Preventing the Adverse Effects of Glucocorticoids: A Reminder
Shweta Kumar, MD; Balaji Yegneswaran, MD; and Capecomorin S. Pitchumoni, MD
Kumar S, Yegneswaran B, Pitchumoni CS. Preventing the adverse effects of glucocorticoids: a reminder. Consultant. 2017;57(12):726,728.
Corticosteroids have become one of the most widely used treatments for numerous inflammatory and autoimmune disorders. Long-term glucocorticoid use is common in patients who have rheumatoid arthritis, chronic obstructive pulmonary disease, systemic lupus erythematosus, inflammatory bowel disease, and asthma.
A number of definitions and concepts are essential for understanding the therapeutic effects—and possible undesirable adverse effects (AEs)—of glucocorticoids such as methylprednisolone, dexamethasone, and hydrocortisone. Among them, for example, are the duration of treatment, whether short-term (< 10 d), intermediate-term (10-30 d), or long-term (> 30 d), and the therapeutic doses of prednisone, whether low (< 5 mg/d), medium (5-20 mg/d), high (> 20 mg/d), or very high (> 50 mg/d). It is important to remember that various glucocorticoid formulations (oral tablets, oral solution, injection, topical preparations) are used depending on the clinical condition of the patient being treated. In general, 5 mg of prednisone is equal to 4 mg of methylprednisolone, to 0.75 mg of dexamethasone, and to 20 mg of hydrocortisone.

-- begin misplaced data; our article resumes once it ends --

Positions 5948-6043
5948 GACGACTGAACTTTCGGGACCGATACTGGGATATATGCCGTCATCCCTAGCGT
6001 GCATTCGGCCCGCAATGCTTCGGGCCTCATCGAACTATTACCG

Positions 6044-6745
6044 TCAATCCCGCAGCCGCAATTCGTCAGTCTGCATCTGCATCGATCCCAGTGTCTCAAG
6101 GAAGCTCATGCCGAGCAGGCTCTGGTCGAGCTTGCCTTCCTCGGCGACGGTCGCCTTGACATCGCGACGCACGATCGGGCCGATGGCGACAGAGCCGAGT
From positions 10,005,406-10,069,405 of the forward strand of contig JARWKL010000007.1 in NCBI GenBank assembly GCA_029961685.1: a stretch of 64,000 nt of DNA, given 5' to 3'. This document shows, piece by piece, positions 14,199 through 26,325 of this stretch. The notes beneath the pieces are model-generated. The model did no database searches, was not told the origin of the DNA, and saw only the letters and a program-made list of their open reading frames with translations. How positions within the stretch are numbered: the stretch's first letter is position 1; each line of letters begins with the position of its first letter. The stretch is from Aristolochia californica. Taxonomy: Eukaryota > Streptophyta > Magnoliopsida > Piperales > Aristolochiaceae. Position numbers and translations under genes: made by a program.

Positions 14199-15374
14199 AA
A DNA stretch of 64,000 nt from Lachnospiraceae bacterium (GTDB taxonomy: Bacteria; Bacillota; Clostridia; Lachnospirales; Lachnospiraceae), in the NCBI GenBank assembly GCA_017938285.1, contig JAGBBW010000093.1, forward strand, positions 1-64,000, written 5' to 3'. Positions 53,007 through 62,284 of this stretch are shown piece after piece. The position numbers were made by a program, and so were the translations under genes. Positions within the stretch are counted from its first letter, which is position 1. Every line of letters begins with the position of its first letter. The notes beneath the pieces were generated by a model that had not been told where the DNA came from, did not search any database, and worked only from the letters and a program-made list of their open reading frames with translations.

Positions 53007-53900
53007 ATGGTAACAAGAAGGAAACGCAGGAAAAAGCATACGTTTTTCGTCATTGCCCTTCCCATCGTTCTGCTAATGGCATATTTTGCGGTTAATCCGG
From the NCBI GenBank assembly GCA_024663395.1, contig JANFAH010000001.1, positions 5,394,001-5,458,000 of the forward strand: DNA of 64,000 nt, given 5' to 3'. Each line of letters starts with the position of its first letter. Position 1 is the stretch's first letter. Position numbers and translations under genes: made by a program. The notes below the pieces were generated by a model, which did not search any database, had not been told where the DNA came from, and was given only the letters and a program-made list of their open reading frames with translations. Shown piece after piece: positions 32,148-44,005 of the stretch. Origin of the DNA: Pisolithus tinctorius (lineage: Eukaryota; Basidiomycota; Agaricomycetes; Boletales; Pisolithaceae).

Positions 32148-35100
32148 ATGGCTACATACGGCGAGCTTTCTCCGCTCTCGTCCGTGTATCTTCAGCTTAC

No guidelines are currently available that recommend comprehensive screening of patients before starting corticosteroid therapy, despite that the multisystem AEs of glucocorticoid use are potentially serious. Many of these AEs can be minimized through careful patient monitoring and implementation of preventive measures (Table). Nevertheless, certain areas require further research, such as the dose and duration of corticosteroid therapy, which should prompt concern for AEs, and the drafting of guidelines for pretreatment screening, ongoing monitoring, and counseling recommendations.
Shweta Kumar, MD, is a resident physician at Saint Peter’s University Hospital in New Brunswick, New Jersey.
Balaji Yegneswaran, MD, is the associate program director of the Internal Medicine Residency Program at Saint Peter’s University Hospital in New Brunswick, New Jersey.
Capecomorin S. Pitchumoni, MD, is chief of the Division of Gastroenterology, Hepatology, and Clinical Nutrition at Saint Peter’s University Hospital in New Brunswick, New Jersey.
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